In order to protect the fetus from an attack of the maternal immune system, pregnancy induces profound immune and neuroendocrine changes in the maternal body [2]. Modulation of the function and composition of the different cellular components and immunomodulatory molecules occur during pregnancy in the mother. Also, immune tolerance to paternal antigens is promoted by migration of fetal cells and cell-free DNA to the maternal circulation during pregnancy, which can remain with the mother for decades [3].

During pregnancy, a shift of cytokine profile toward a T-helper 2 (Th2) response instead of Th1 was considered one of the most important immunological modifications. Suppression of Th CD4+ cells (Th1 response) in uncomplicated human pregnancy and Th1 polarization in patients with reproductive failure has supported the concept of successful pregnancy as a Th2 phenomenon proposed by Wegmann [4]. However, recent extensive research on the physiology of pregnancy has shown that the hypothesis that pregnancy is warranted by Th1/Th2 shift is simplistic [5].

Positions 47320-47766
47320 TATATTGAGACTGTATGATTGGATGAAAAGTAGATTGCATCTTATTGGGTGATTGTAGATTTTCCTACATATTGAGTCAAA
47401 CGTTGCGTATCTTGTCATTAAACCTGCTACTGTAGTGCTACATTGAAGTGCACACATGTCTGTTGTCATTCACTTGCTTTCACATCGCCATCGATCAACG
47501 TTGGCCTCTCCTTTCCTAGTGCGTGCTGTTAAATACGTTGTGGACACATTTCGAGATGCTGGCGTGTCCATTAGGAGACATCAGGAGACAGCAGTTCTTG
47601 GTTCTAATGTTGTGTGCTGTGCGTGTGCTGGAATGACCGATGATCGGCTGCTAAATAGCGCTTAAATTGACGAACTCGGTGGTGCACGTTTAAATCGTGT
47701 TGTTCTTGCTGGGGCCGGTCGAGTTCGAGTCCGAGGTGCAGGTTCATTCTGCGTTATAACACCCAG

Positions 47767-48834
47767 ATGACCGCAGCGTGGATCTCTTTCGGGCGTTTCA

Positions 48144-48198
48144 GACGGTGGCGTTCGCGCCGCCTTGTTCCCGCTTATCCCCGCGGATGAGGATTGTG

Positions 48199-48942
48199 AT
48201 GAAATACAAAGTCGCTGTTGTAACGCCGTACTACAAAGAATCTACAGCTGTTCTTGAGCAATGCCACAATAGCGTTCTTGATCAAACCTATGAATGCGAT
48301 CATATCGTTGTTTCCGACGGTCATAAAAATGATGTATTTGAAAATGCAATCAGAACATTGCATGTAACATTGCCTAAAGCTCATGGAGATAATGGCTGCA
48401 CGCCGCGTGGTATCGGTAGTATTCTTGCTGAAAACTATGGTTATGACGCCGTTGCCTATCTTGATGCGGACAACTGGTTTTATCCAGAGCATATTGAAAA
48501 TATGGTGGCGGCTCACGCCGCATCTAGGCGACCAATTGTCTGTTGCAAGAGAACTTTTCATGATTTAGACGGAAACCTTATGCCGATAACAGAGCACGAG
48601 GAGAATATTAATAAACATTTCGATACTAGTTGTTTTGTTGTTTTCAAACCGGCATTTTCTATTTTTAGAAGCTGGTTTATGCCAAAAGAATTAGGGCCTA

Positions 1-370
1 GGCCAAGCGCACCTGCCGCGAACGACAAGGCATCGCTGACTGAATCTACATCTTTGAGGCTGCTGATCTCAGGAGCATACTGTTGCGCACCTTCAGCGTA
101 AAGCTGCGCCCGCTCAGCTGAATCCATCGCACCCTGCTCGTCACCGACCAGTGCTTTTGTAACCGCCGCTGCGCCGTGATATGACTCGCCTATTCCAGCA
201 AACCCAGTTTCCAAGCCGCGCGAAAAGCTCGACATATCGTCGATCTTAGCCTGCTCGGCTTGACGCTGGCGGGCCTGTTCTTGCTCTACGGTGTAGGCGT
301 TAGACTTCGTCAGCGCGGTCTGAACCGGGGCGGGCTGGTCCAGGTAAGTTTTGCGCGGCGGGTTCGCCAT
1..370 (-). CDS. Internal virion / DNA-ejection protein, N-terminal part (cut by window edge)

During the different stages of pregnancy, cytokine production at the feto-maternal interface is regulated to create optimal conditions for fetal development. Interferon (IFN)-γ and TNF-α, both cytokines secreted by Th1 cells and major contributors to Th1 immune response, are necessary during early stages of pregnancy for successful implantation and placenta development but later in pregnancy could be detrimental and result in pregnancy loss [2]. Chorionic villous tissue expresses not only Th2-type cytokines but also IL-1 β and TNF-α in the first trimester [6]. On the other hand, high expression of IL-10, a pleiotropic cytokine with both immune stimulatory and immune suppressive functions, is present in the human placenta at term [7].